Glenn
    "Optimism is going after Moby Dick in a rowboat and taking the tartar sauce with you!"

  8. #8

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    Steve Pierce, what do you think?

  9. #9

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    It doesn't show yet on the Piper website. Anyone knows where to find the document?
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  10. #10
    skywagon8a's Avatar
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    If the rudder is the original, it IS 1025 steel.

    Drawing 40622
    Attachment 63841Attachment 63840http://www.supercubproject.com/drawings/pdfs/A3310113.pdf
    The rudder post is the -3 part. the description of materiel is 7/8 X .035 X 53-5/16 #1025 steel tube
    N1PA

  11. #11
    Steve Pierce's Avatar
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    https://www.supercub.org/forum/showt...SB-Notice-2252

    Somewhere is a thread on this. Saw one of the rudders at Oshkosh in the NTSB booth. I believe all the failures had rudder mounted beacons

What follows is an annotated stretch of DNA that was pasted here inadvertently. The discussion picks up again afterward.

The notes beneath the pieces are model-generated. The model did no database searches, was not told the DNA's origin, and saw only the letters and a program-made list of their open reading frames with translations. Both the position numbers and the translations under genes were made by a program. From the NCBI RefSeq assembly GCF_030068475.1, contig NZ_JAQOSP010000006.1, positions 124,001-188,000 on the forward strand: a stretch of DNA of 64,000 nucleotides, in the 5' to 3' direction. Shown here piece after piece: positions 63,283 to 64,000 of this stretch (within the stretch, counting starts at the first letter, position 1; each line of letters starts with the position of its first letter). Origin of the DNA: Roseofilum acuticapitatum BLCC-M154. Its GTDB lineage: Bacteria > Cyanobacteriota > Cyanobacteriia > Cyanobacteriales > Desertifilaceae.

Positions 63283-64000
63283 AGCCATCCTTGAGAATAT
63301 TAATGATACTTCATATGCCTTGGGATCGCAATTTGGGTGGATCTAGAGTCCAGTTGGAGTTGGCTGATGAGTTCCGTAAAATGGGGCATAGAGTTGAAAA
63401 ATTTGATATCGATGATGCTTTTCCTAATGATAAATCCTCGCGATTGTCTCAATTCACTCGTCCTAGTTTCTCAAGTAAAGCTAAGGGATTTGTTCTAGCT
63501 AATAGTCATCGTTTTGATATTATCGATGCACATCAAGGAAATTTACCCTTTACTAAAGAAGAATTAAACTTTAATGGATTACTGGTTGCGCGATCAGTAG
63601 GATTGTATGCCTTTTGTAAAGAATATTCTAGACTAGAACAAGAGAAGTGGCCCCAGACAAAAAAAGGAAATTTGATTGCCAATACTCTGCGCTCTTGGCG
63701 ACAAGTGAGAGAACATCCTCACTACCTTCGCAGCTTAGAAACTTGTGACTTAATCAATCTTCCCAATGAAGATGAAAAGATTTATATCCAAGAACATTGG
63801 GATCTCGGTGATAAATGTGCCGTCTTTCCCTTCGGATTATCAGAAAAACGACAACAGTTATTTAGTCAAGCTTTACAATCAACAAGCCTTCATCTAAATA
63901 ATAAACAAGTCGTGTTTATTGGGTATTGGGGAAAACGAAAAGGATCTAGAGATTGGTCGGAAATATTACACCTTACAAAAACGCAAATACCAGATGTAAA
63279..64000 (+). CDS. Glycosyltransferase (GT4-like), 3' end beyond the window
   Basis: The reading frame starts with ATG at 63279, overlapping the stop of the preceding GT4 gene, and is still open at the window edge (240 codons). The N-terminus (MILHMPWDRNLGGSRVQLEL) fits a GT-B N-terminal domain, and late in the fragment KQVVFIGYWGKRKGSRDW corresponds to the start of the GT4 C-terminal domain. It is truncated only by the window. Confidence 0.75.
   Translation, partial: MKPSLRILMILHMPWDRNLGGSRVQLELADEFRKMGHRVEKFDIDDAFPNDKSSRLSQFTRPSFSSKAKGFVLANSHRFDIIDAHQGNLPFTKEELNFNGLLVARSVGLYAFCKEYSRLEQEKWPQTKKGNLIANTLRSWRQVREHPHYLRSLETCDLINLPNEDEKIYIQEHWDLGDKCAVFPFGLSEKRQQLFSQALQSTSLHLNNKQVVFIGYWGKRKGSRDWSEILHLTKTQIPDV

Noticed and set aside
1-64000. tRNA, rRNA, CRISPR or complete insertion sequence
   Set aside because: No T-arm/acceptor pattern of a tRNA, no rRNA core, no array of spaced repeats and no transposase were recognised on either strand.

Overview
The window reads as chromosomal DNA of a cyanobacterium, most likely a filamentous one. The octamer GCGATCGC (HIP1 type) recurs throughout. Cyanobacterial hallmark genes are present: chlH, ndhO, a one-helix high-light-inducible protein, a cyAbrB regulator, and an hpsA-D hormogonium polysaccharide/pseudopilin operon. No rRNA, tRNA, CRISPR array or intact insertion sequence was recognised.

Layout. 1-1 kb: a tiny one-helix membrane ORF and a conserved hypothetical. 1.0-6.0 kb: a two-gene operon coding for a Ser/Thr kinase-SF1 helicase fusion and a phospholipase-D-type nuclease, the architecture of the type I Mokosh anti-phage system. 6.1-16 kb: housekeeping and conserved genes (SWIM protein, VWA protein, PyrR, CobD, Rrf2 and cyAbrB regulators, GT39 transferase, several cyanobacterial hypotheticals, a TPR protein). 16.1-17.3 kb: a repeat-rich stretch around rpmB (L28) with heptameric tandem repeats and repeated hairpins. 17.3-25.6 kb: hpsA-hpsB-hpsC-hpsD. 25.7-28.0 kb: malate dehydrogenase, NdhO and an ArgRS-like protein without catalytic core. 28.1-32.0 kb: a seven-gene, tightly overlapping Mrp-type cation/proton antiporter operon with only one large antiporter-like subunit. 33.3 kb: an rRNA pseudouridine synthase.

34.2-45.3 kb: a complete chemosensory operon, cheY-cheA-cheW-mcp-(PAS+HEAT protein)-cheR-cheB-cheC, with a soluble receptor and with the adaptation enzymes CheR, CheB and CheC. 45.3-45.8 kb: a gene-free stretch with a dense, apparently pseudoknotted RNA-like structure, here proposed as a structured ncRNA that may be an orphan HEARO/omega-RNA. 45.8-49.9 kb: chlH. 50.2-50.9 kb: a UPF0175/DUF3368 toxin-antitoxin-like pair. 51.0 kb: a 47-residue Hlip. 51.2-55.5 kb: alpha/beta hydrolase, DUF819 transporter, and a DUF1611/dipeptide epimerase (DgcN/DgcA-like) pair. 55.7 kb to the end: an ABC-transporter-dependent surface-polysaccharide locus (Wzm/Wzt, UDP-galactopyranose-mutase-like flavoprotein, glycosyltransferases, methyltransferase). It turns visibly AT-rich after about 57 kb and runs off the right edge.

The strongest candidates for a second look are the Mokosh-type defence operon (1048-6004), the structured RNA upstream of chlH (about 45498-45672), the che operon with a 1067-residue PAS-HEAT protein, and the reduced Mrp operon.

Steve Pierce

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  12. #12

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    You know this is a BS CYA SB when even the non balanced non electrical equipped J-3 rudder is listed.

    is this coming from the PA-12 on floats a couple of years ago with the rudder bent over with the light on top?

    Not many J-3’s with a light attached to the top of the post either.
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  13. #13
    BC12D-4-85's Avatar
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    A local shop is paying particular attention to that tube and rudder hinge bushings. Side pressure is applied to the rudder top to see if it's weakend. Loose bushings indicating unusual wear are replaced. Not sure of the eventual outcome.

    Gary

  14. #14
    cubpilot2's Avatar
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    https://www.supercub.org/forum/showt...ht=Rudder+post

    This links to lots of earlier discussion. The first post has a link to the FAA investigation with photos of rudder failures.

    I know the guy that had the failure on his PA 14. Scary experience!

    I put an internal 4130 sleeve in mine during the rebuild.
    Ed

  15. #15